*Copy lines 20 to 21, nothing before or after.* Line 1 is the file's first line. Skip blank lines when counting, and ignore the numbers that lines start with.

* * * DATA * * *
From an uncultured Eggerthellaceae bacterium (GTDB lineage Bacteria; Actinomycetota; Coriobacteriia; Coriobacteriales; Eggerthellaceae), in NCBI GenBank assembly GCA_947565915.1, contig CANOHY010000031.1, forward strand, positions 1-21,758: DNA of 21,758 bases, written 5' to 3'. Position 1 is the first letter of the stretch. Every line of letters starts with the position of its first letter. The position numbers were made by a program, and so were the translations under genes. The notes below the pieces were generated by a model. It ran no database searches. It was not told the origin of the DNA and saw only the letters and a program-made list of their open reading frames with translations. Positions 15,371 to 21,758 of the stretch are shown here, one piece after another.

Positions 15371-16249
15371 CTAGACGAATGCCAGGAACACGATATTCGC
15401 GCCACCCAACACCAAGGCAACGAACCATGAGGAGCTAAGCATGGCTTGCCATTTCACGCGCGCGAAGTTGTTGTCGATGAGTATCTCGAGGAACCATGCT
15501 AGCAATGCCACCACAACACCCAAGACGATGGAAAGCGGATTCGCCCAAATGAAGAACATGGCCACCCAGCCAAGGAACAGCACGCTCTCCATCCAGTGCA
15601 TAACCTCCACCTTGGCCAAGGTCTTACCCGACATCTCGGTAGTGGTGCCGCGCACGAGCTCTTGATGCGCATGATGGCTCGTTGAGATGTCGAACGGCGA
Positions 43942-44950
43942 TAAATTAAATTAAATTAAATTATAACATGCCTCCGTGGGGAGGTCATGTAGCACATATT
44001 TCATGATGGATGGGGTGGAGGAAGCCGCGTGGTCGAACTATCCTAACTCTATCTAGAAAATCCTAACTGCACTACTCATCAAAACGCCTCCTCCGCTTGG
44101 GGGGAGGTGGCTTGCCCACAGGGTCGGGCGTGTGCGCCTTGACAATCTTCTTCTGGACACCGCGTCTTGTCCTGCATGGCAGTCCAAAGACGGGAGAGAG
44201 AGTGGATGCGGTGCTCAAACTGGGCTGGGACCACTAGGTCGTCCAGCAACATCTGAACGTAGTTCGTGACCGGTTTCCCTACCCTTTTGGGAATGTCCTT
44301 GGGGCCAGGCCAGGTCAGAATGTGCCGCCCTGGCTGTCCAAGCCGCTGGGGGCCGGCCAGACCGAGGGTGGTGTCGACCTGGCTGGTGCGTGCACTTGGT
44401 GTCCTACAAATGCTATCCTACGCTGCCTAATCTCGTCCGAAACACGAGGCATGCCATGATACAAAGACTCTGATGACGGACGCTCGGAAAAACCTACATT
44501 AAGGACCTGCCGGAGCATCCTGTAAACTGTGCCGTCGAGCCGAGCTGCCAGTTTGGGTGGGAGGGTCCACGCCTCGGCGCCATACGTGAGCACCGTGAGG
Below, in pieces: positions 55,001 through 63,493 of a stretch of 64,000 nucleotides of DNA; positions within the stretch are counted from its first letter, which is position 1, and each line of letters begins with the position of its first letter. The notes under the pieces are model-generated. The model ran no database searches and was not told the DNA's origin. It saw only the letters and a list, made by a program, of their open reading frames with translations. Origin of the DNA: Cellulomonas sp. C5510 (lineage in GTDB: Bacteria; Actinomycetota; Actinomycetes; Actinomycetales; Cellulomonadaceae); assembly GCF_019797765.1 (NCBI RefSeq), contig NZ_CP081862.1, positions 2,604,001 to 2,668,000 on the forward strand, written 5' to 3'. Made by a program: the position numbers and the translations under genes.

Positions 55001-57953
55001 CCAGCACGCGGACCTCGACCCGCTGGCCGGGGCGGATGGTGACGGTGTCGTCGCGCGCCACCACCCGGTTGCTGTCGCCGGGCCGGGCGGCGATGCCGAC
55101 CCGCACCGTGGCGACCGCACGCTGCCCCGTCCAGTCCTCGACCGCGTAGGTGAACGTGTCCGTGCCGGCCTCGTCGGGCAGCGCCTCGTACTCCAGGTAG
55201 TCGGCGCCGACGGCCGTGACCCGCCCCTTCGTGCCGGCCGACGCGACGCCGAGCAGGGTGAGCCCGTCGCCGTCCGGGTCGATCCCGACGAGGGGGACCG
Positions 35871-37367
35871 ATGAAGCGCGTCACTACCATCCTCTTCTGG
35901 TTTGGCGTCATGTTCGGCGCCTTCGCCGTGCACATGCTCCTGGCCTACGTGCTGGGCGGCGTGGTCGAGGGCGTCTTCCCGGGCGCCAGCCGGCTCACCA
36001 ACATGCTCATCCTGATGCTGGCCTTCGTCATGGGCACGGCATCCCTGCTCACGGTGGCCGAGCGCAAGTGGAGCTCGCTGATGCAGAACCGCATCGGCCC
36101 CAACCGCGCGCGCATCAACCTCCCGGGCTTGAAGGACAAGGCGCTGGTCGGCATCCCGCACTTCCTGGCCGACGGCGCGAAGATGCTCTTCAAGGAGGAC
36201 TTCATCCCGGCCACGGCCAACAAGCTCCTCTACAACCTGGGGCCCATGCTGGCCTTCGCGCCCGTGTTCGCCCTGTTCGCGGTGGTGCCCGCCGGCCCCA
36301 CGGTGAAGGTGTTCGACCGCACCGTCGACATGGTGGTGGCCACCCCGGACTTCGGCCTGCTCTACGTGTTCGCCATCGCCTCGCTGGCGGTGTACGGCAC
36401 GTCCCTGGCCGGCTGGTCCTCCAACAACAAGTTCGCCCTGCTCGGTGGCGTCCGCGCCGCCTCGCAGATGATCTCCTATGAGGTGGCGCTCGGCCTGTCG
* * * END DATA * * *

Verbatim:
Positions 35871-37367
35871 ATGAAGCGCGTCACTACCATCCTCTTCTGG